Timing and reasons for antenatal care booking among women in a tertiary health care center in Southern Nigeria


  • Ntiense Macaulay Utuk Department of Obstetrics and Gynecology, University of Uyo Teaching Hospital, Uyo-Akwa Ibom State, Nigeria
  • Anyiekere Ekanem Department of Community Medicine, University of Uyo Teaching Hospital, Uyo-Akwa Ibom State, Nigeria
  • Aniekan Monday Abasiattai Department of Obstetrics and Gynecology, University of Uyo Teaching Hospital, Uyo-Akwa Ibom State, Nigeria




Antenatal care, Early booking, Uyo


Background: Antenatal care is one of the four pillars of safe motherhood and its benefits in preventing adverse feto-maternal outcome is proven. Commencement of antenatal care early has been shown to be key for this benefit to be fully realized. The aim of this study was to determine the antenatal booking pattern of pregnant women and its determinants in our environment.

Methods: A cross sectional study of women attending the booking clinic in the University of Uyo Teaching Hospital, Akwa Ibom State, Southern Nigeria over a three-month period.

Results: The mean age of the respondents was 28.5 years. The mean gestational age at booking was 18.3 weeks. The majority of the patients were married (94.1%). 68.1% had a post-secondary education. 33.5% of patients were nultiparous, while 3.5% were grand multiparous. The majority of patients (72.4%) booked late for antenatal care. Age group, marital status, mode of delivery was not significantly associated with timing of booking. High levels of patient’s education, high levels of husband’s education as well as grand multiparity were significantly associated with late booking (P<0.05). Majority (65.4%) of patients claimed that it was safe to book at any time during pregnancy.

Conclusions: The majority of women booked late for antenatal care. In our study, we have found that general and health education, subsidisation of cost for antenatal care and introduction of focused antenatal care will help to reverse this trend.


Udofia I, Okonofua F. Preventing primary postpartum Haemorrhage in unskilled births in Africa. Afri J Reprod Health. 2008;12(1):7-9.

Barate P, Temmerman M. Why do mothers die! the silent tragedy of maternal mortality. Curr Women’s Health Rev. 2009;5:230-8.

National Population Commission. Nigeria Demographic and Health Survey. 2013. Maryland: NPC Nigeria; 2014.

Lincetto O, Mothebesocine-Anoh S, Gomez P, Munjanja SP. Antenatal Care. In: Lake J, Kerber k, editors. Opportunities for Africas Newborns: Practical Data, Policy and Programmatic Support for Newborn Care in Africa. Cape Town: PMNCH;2006

Why mothers die, 2000-2002. London: Confidential Enquiry into Maternal and Child Health. RCOG press;2004.

World Health Organization. Mother- Baby Package. Implementating safe motherhood in Countries. Practical guide. Document WHO/FHE/MSM/94.11 World health Organization; 1994.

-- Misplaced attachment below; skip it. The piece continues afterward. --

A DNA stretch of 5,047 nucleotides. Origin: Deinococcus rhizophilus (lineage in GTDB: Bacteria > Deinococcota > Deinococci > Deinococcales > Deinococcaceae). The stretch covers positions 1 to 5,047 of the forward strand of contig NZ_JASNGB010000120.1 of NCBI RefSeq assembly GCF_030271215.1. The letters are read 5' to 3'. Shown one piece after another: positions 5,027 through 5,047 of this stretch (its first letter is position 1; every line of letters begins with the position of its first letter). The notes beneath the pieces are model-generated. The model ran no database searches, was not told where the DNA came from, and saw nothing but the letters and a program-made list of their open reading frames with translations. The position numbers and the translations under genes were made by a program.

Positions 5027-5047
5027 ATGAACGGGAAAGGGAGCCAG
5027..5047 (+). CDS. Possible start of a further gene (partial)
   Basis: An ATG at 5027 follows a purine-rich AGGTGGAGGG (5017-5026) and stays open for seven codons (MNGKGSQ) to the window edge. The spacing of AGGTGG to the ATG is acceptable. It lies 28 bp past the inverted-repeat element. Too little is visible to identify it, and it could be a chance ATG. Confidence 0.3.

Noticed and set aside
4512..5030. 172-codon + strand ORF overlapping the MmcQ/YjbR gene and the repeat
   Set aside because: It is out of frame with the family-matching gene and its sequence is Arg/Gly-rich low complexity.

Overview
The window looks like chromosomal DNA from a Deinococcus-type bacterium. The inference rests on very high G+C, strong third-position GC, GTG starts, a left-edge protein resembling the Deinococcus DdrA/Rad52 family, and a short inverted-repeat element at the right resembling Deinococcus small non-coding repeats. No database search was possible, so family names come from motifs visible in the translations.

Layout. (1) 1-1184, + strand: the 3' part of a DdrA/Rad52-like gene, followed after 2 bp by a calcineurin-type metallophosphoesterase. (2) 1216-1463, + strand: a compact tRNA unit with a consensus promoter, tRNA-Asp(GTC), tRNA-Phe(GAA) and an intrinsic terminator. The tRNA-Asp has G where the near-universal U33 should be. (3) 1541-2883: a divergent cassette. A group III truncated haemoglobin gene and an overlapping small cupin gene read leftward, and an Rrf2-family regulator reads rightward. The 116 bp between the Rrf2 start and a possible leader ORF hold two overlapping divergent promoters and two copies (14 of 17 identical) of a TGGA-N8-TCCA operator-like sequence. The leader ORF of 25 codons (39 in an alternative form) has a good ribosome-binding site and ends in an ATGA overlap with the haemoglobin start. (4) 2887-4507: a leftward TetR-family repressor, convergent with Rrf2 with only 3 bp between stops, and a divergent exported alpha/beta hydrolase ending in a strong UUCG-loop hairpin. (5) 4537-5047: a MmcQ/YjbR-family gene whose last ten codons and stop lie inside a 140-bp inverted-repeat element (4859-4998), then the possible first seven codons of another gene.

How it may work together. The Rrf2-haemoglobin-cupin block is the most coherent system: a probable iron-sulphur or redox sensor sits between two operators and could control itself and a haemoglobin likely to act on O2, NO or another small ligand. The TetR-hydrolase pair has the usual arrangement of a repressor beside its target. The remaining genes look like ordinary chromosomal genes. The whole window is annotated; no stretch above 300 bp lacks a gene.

WHO Antenatal care Randomised trial: Manual for Implementation of the New Model. UNDP/UNFPA/WHO/WORLD BANK special Programmes of research Development and Research Training an Human Reproduction. Geneva: Department of Reproductive health and Research family and Community Health, World Health Organization; 2002.

Okunlola MA, Ayinde OA, Owonikoko KA, Omigbodun AO. Factors influencing gestational age at antenatal booking at the University College Hospital, Ibadan. Nigeria J Obstet Gynecol. 2006;26:195-7.

Federal Ministry of Health Maternal Health and Obstetrics Fistula. Nigeria Demographic and Health Survey. Abuja, Nigeria. 2008:125-42.

Gharoro EP, Igbafe AA. Antenatal Care: Some characteristics of the booking visit in a major Teaching Hospital in the developing world. Med Science Monit. 2000;6:519-22.

Adekunle DA, Isawumi AI. Late antenatal care booking and its predictors among women in South Western Nigeria. Online J Health Allied Sci. 2008;7:4.

Ndidi EP, Oseremem IG. Reasons given by women for late initiation of Antenatal Care in the Niger Delta, Nigeria. Ghana Med J. 2010;44:47-51.

Charkraborty N, Islam MA, Chewdhury RI, Bari W. Utilisation of Postnatal care in Bangladesh: evidence from a longitudinal study. Health Social Care Community. 2002;10:495-502.

Gupta S, Yamada G, Mpembeni R, Frumence G. Callaghan-Koru JA et. al. Factors Associated with four or more antenatal care visits and its decline among pregnant women in Tanzania between 1999 and 2010. PLOS One. 2014;9(7):e101893.

Antenatal Care routine care for the healthy pregnant women. London; Royal College Obstetricians and Gynaecologists (RCOG) Clinical Guideline. RCOG Press; 2003.

Alemayehu T, Yilma M, Zewditu K. Previous utilization of service does not improve timely booking in antenatal care: Cross sectional study of timing of antenatal care booking at public health facilities in Addis Ababa. Ethio J Health Dev. 2010;24:226-33.

Ebeigbe PN, Igberese GO. Antenatal Care: A comparison of demographic and obstetric characteristics of early and late attendees in the Niger Delta, Nigeria. Med Sci Monit. 2005;11:529-32.

Oladokun A, Oladokun RE, Morhason Bello I, Bello AF, Adedokun B. Proximate predictors of early antenatal registration among Nigerian Pregnant women. Annals Afr Med. 2010;9(4):222-5.

Briggs N. Commentary. Maternal Health: Illiteracy and Maternal Health; Educate or Die. The Lancet. 1993.341:1063-4.

Abasiattai AM, Utuk NM, Udoma EJ, Umoh AV. Grandmultiparity: outcome of delivery in a Tertiary Hospital in Southern Nigeria. Nig J Med. 2011;20(3):345-8.






Original Research Articles